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  • Writer's pictureGordon G. Andrew

4 Reasons Why Your B2B Firm's Content Marketing Isn't Working


I spend a lot of time looking at B2B firm websites, and many of those companies appear to have given up on content marketing.


The telltale sign of a company’s (active or passive) decision to abandon content marketing is that production of all information in the “news,” “thought leadership” or blog section of its website either abruptly or gradually stops. Their most recent blog post, white paper, case study, press release, or media coverage, may be months or even years old. Their website has become a content graveyard.


Companies that allow old, outdated content to decay in full view of clients, prospects, and referral sources are SCREAMING to the online world:


“We don’t care enough about our brand equity to keep information current.”


Most B2B companies give up on content marketing because they’ve seen no direct connection between that investment and tangible business activity, such as lead generation or client growth.


And here are the reasons for that disconnect:


🏴󠁧󠁢󠁳󠁣󠁴󠁿 They don’t view marketing as a necessary management discipline.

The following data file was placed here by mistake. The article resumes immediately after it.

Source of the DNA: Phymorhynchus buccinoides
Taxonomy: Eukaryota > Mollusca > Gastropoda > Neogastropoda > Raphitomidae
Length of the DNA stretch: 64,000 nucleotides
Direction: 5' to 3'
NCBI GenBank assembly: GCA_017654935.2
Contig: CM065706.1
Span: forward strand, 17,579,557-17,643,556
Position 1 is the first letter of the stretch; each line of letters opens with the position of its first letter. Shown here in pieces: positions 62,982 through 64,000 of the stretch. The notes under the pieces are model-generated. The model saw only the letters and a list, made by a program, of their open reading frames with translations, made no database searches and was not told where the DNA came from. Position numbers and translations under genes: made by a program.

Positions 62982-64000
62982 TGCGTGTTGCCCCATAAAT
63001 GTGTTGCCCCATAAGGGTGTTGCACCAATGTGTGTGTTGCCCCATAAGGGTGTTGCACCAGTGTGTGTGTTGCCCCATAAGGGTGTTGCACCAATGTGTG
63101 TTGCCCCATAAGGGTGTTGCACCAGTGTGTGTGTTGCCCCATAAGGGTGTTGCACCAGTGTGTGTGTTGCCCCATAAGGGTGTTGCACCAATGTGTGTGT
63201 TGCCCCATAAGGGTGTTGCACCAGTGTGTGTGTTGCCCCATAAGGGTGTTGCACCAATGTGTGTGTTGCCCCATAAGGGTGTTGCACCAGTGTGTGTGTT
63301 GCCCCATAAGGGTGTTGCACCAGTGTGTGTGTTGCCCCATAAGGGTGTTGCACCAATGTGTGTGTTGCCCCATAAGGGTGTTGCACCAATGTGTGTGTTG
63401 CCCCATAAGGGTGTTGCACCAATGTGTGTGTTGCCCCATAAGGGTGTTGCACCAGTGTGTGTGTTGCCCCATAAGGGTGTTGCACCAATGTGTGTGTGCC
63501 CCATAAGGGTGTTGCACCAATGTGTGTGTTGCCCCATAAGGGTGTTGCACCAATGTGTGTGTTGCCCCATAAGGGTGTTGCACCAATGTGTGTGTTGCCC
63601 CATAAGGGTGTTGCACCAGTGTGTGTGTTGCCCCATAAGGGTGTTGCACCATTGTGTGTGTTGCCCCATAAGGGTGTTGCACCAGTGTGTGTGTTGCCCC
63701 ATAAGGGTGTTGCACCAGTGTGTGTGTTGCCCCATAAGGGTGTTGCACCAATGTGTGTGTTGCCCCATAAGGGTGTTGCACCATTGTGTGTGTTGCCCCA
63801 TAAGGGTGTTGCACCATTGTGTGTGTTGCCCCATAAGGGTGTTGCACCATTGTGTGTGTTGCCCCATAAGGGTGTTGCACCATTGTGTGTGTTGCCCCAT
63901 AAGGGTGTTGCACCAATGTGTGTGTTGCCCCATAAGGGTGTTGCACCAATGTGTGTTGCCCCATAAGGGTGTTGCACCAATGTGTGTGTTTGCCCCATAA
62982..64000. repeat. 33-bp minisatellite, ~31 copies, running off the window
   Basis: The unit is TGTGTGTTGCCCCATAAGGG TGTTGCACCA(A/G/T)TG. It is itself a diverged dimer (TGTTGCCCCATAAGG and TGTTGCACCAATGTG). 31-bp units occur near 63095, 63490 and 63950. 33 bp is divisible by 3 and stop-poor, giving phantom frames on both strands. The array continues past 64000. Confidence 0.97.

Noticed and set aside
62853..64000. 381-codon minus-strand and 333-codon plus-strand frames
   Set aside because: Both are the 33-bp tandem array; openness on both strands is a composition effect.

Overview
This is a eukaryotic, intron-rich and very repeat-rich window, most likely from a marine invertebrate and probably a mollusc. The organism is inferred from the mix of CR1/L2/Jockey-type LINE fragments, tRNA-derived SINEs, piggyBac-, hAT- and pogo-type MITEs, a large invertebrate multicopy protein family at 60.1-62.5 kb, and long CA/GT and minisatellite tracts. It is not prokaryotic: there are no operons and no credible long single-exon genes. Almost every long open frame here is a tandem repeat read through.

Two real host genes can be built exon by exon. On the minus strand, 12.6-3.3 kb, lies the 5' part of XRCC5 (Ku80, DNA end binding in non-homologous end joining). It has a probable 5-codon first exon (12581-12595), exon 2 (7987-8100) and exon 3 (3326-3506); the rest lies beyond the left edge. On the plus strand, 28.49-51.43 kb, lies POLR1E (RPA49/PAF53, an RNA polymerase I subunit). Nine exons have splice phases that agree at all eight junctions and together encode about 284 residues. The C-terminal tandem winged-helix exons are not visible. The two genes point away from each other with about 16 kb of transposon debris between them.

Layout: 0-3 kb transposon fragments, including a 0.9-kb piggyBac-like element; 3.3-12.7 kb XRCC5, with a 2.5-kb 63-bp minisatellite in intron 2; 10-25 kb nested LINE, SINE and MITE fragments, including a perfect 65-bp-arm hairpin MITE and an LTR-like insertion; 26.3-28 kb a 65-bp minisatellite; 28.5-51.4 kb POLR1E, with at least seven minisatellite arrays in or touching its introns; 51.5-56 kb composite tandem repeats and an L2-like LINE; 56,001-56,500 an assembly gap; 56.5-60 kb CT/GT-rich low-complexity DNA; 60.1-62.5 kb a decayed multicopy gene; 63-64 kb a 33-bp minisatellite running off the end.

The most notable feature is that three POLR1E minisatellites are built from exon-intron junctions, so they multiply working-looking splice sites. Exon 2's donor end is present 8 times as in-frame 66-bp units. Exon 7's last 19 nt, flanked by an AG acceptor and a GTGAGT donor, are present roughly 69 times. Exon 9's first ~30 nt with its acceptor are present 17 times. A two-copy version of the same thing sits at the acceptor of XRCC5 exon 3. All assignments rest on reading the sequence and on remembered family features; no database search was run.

Too many companies view marketing as a part-time function that’s required only when revenue dips. Marketing is not assigned the same level of importance, consistent focus, or funding as other corporate functions, such as operations, IT, legal, or finance. So they remain victims of the "Sales / Service Volatility Curve."


🏴󠁧󠁢󠁳󠁣󠁴󠁿 They don’t work from a meaningful plan.

Too often, marketing consists of a hodge-podge of tactics, and content marketing involves throwing editorial garbage on the wall and hoping some of it sticks. There is no editorial calendar, or agreement on the core messaging the company must communicate through its content…to articulate its value proposition, distinguish the firm from competitors, or support its sales strategy.


🏴󠁧󠁢󠁳󠁣󠁴󠁿 They produce the wrong kind of content.

Their editorial efforts are self-serving, impossible to read, or of little interest to target audiences. Some firms push out a steady stream of “curated” (other people’s) content; reinforcing the notion that they have no intellectual capital of their own.


🏴󠁧󠁢󠁳󠁣󠁴󠁿 They don’t merchandise their content.

Some companies produce great content, but don’t gain market visibility and engagement by putting it to work through direct and indirect channels. Hanging content on a website, or posting it on social media, are tactics of limited value; particularly if nothing’s being done to generate website traffic or to raise online visibility.


Effective B2B content marketing programs are visible everywhere online. There are no secret formulas.


If your B2B firm has given up on content marketing, or is ready to throw in the towel, take a close look at what those successful firms are doing, and be willing to start over and make a commitment to follow those best practices.

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